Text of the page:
Like many NASCAR teams, Evernham gets a chassis from Ronnie Hopkins. “We spend approximately 110 man-hours on each chassis that we get in,” Warren says. Given that there are two cars—Elliott’s #9 and Jeremy Mayfield’s #19—this means that they’re spending a lot of time doing the modifications. So they’ve decided that they’re going to apply technology to design and build their own chassis. This is not a case of throwing the proverbial switch. They’re not dropping the sourced chassis immediately and going with their own. Rather, they are working slowly and methodically. “Other teams are building their own chassis,” Warren admits. “They started with an existing car and built fixtures to it.” While there are an abundance of fixtures on the shop floor at Evernham, they’re taking a different approach. “We started from scratch. We’re designing it with CATIA, and are doing the proper FEA analysis. We’re even taking a new approach to building it. We took a look at the pilot plant operations at Auburn Hills and how they do fixturing, and we got ideas from them.” The main idea is that all of the fixturing information is also designed in CAD. The consequence is that they’ll have spatial relationships between all of the pieces—from the tubular frame parts (they outsource the bending, which is being done on CNC equipment so that there is, Warren explains, no need for manual bending, coping, or hand fitting: “It comes in the door, and we start welding”) to, eventually, the body panels (presently, with the exception of the hood, roof, and decklid, which are stamped for the team by Dodge, all of that sheet metal you see is hand-formed, mainly of 24-gauge sheet steel; the nose and tail are Kevlar). Everything will fit. This design work is being done with CATIA V5, which they’ve transitioned to from V4. Which puts the team at the forefront of the latest CAD technology. (They started the car design in V4 but are moving it over the V5.) Before the 2003 season is over, there is full intent to have an Evernham Motorsports Intrepid racing car.
Initially, it will take them longer than the 110 man-hours. It will be 240 man-hours at first. Then they’ll get faster. And faster. Because they’ll have the data.
Each team has 14 cars. Although a NASCAR vehicle is comparatively Spartan vis-à-vis your dealer-sourced Intrepid, there are still plenty of parts to contend with. So in order to keep track of the parts, they have developed an in-house system, the Parts History Maintenance Log (PHML), which is based on a SQL database. “At any moment,” Warren says, “we know where parts are, what cars they are on.” After a race, all of the mileage for each of the parts is entered into the database, so they not only know what parts they have, but how many more miles a given part is good for before it is retired from active use or otherwise handled.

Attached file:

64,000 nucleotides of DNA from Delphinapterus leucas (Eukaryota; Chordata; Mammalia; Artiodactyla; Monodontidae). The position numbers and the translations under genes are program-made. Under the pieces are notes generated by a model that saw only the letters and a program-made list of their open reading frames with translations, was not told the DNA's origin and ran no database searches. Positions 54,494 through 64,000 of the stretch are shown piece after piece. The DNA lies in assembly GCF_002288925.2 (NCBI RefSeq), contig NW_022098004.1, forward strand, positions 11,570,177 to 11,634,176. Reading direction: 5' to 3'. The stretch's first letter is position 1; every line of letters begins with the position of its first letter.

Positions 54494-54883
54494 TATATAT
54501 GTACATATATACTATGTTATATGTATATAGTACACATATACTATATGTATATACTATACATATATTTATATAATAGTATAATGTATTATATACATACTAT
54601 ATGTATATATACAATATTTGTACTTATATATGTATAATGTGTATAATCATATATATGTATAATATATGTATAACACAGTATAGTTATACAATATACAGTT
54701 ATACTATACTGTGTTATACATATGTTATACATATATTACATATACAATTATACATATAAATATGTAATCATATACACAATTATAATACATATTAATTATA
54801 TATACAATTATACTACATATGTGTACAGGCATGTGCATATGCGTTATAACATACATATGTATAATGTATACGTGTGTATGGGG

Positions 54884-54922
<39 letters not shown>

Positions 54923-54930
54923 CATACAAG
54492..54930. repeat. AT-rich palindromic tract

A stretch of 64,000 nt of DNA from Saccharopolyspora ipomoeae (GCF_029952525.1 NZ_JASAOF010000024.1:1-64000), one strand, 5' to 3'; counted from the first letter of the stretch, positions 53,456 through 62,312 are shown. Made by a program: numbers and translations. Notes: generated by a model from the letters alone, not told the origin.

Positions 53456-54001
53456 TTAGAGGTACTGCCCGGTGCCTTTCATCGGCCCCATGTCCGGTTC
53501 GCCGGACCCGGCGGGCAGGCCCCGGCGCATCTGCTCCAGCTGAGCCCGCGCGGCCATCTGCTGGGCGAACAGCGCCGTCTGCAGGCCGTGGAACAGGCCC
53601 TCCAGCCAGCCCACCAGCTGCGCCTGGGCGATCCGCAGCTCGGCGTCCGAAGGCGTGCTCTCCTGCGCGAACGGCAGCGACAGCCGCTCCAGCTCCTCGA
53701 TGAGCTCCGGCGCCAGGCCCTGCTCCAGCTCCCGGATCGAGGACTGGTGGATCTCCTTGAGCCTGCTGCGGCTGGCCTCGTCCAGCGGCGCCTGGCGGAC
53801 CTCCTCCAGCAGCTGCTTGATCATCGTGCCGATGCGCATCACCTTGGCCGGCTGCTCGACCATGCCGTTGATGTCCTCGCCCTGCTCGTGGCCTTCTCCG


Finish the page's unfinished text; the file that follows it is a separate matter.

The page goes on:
What’s more, this capability is particularly good for vehicle setups: If one of the team’s two vehicles is doing well during qualifying, they know precisely what’s on that car. Say the steering is really good: they can see, for example, what control arm is being used. Then, if they have another just like it (which, of course, they’ll know because of the real-time inventory capability), they can put it on the second car.
They are looking at integrating their PHML system with their SMARTEAM product lifecycle management system (like CATIA, a Dassault Systemes development); Warren says they are also going to be linking their CATIA system to SMARTEAM, as well. “It was managing the development and change processes that led us to SMARTEAM,” he notes. There are also plans to integrate CATIA and SMARTEAM, as well, thereby facilitating better control over the vehicles and the elements that are used to produce them.
The implementation of these systems is fast and deliberate.
“A year from now, we’ll have our own fairly large-scale Linux cluster doing our in-house computations,” Warren says. They are testing the use of tablet PCs for use at the track so that they’ll be able to (1) communicate from garage to garage (it may be that Elliott’s pit position is at one end of the lane and Mayfield’s at the other) and (2) communicate back to the race shop—once they’ve established a network that will provide this capability. Warren looks forward to installing CFD software, Cobalt, that has evolved out of Wright-Patterson Air Force Base. The level of technology that they’re working with at Evernham Motorsports is nothing if not state-of-the-art.
Why are they doing this? Warren has a good explanation: “People at some other teams will go fast, but they won’t know why. We go through periods when we can’t figure out what it is that we’re doing to perform the way we are. But the more time we spend knowing what the products are, doing the analysis properly, taking an engineering approach, the more we’ll understand why we’re quicker.”
And the more they understand why they’re quicker, the quicker they’ll become.